Water And How To Achieve It.
By Jim E. Quarles
For those who keep and spawn discus and other Amazon fishes the need
for soft water, should be second nature to them, but the battle starts
with your efforts of achieve this objective.
How may hard water be softened?
The answer! One may have a better perspective of how to soften hard water
if they understand just what water hardness means.
The term hardness relates to the concentration of ions having a
positive electrical charge of two, called divalent ions. Examples are
calcium ions and magnesium ions. Removing the divalent ions will soften
Hydrated salts such as table salt ( sodium chloride ) is in a solid state
and the ions are tightly bonded to each other. When dissolved in water,
they become electrically charged: they become loosely attracted to each
other. This allows the ions to exchange electrons in random order. When an
element or compound is electrically charged it is said to be ionized.
There are various ways by which water can be softened, namely ( 1.
distillation, 2. reverse osmosis, 3. deionization, and 4. peat
When water is heated to a boil only the water molecule H20 evaporates.
Calcium and magnesium ions are left behind in the heating container. When
steam is directed to a cold area, it condenses and becomes pure water. It
is as soft as water can become at that point. To restore osmotic balance
to the water, some mineral salts need to be added back to the softened
water before it can be life sustaining.
The disadvantage to this method of water purification is the
prohibitive cost of energy to heat the water.
Both saltwater and freshwater fishes cope with the concentration of
salts and dissolved solids in water by a process called osmotic balance.
The cells of the freshwater fish are Salter then their ambient water. By
diffusion, water constantly enters the body of the fish. The membrane of
the fish has the ability to pump the water out in order to maintain its
When the pressure of the water entering the body is greater than can be
pumped out, the fish will die. One the other hand sea water is saltier
then the tissues of the fish. The fish has to constantly drink water, or
die of dehydration. Excess ions taken in along with the water are carried
in the blood and excreted at the gills.
Reverse osmosis involves the application of a semi permeable membrane
where pressure is higher on one side then the other. The pores or openings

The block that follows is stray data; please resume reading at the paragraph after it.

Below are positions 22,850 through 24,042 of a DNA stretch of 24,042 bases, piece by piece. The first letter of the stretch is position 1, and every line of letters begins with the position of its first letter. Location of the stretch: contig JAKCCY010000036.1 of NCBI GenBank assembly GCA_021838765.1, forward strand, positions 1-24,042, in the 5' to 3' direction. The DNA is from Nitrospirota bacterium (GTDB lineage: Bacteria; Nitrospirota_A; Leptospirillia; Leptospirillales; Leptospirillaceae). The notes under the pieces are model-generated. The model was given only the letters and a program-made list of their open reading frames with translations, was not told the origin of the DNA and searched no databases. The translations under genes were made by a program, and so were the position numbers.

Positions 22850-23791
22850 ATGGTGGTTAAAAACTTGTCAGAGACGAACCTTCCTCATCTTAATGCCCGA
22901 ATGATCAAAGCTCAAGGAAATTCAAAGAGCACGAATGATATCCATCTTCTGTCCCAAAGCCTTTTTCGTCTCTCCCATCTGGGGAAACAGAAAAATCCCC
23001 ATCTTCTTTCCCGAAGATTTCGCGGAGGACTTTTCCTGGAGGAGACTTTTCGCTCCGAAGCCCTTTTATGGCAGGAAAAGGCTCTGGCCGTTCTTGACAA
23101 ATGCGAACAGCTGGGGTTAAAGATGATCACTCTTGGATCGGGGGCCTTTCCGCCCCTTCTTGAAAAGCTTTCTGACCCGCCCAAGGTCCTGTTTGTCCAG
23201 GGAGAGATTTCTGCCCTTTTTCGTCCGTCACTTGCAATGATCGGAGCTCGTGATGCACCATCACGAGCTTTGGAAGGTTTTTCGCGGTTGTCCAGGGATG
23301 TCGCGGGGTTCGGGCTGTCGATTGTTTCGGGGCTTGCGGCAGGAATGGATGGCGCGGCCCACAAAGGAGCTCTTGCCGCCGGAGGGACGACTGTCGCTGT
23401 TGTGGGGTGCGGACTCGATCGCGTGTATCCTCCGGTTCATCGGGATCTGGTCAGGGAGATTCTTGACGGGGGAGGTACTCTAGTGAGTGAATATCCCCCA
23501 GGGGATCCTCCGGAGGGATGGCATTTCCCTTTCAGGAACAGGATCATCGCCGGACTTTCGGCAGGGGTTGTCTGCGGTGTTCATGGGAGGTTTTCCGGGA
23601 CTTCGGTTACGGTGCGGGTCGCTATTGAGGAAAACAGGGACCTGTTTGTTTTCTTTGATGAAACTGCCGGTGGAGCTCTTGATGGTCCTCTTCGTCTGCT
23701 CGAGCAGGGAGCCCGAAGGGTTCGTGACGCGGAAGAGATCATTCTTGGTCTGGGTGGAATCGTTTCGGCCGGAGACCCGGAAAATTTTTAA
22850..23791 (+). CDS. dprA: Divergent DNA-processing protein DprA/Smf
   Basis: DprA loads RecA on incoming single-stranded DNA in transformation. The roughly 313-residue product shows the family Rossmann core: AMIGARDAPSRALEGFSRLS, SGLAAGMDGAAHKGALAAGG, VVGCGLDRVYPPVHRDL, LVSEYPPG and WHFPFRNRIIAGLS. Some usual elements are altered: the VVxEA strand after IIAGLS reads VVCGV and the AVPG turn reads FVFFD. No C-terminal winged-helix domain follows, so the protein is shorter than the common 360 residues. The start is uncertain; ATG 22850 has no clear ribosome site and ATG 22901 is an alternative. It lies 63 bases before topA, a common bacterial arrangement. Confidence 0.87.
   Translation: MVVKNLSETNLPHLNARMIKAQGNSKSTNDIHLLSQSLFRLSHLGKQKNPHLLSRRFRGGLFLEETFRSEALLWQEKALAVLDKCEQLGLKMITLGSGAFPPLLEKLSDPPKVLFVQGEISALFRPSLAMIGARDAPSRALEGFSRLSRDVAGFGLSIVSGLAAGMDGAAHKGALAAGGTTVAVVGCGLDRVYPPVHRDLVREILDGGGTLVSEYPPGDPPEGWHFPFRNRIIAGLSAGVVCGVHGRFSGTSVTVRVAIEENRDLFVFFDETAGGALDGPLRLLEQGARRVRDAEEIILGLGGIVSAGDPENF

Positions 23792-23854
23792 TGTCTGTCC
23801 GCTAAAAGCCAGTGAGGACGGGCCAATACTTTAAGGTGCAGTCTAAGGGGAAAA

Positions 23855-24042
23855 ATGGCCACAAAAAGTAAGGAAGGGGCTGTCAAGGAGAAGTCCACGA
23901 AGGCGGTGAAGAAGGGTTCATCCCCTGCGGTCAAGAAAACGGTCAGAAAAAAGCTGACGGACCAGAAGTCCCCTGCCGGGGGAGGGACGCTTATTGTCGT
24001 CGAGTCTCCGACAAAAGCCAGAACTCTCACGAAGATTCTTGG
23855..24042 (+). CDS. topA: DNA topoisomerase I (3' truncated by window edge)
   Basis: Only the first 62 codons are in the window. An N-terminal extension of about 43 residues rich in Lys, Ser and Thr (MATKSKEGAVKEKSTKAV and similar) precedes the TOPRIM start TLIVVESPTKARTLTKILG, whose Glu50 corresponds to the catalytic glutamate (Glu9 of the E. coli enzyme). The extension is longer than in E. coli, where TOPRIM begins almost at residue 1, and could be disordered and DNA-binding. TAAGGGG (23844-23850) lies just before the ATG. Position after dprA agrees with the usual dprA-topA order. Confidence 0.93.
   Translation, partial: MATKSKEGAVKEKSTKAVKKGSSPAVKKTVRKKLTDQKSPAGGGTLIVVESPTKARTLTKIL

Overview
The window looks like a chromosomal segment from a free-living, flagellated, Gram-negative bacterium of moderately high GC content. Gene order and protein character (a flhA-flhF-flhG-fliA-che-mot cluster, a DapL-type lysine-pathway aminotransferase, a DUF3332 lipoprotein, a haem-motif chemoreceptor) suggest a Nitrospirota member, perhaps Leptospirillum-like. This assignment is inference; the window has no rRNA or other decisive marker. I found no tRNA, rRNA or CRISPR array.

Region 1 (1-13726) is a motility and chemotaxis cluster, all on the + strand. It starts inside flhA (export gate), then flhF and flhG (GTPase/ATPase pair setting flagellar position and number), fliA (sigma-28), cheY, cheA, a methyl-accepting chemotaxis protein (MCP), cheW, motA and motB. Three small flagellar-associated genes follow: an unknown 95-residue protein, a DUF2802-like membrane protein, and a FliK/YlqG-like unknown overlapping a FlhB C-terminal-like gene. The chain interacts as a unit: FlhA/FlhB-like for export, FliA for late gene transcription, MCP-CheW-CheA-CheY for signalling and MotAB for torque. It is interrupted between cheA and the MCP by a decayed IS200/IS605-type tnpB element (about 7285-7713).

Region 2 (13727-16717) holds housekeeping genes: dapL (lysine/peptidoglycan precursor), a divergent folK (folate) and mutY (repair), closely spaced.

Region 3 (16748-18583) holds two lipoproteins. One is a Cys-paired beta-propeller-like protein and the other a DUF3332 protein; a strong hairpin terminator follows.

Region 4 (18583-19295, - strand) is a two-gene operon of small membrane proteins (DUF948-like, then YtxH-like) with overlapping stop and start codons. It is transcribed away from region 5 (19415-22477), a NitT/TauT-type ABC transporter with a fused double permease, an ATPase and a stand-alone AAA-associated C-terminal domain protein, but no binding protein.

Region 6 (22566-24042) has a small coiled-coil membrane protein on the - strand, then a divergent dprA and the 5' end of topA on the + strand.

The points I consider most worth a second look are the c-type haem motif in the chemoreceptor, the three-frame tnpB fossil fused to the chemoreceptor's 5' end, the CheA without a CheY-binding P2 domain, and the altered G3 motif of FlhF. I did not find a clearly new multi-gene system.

of the membrane are so fine that only water molecules, ( H2O ) can pass
through. Calcium and magnesium, being larger than water molecules, are
trapped. The water that has passed through reverse osmosis is almost pure.
The shortcoming of this method of purification is that a very large
volume of water is wasted since it must be discharged from the system.
I might also point out that this method of purification requires that
the source water be under pressure in order to work properly or on a scale
large enough to be of any value.
Deionization is the purification of water by the application of
chemical substances called resins. There are two types of resins: anion
resins which remove negatively charged ions such as chloride, and Cation
resins which remove positively charged ions such as calcium. Synthetic
resins remove electrically charged elements or compounds from water and
exchange it with something else. In this process the ph of the water under
goes a radical change, and close attention is needed. Be prepared to
correct the ph. level before it drops to the danger zone for your
particular fish in the tank.
Dried peat moss acts as natural deionizer. There is an exchange of ions
when water passes through it. It can be used and become cost effective.
However, organic matter such as tannic acid is added to the water causing
discoloration. This may be mitigated by the use of activated carbon. The disadvantage
is that it is messy to work with, and must be replaced after it loses its
ability to acidify / soften the water.
A note to those who keep discus fish. These fish are found only in soft
acidic water in nature. A hobbyist should care enough to provide the same
or should not keep this fish.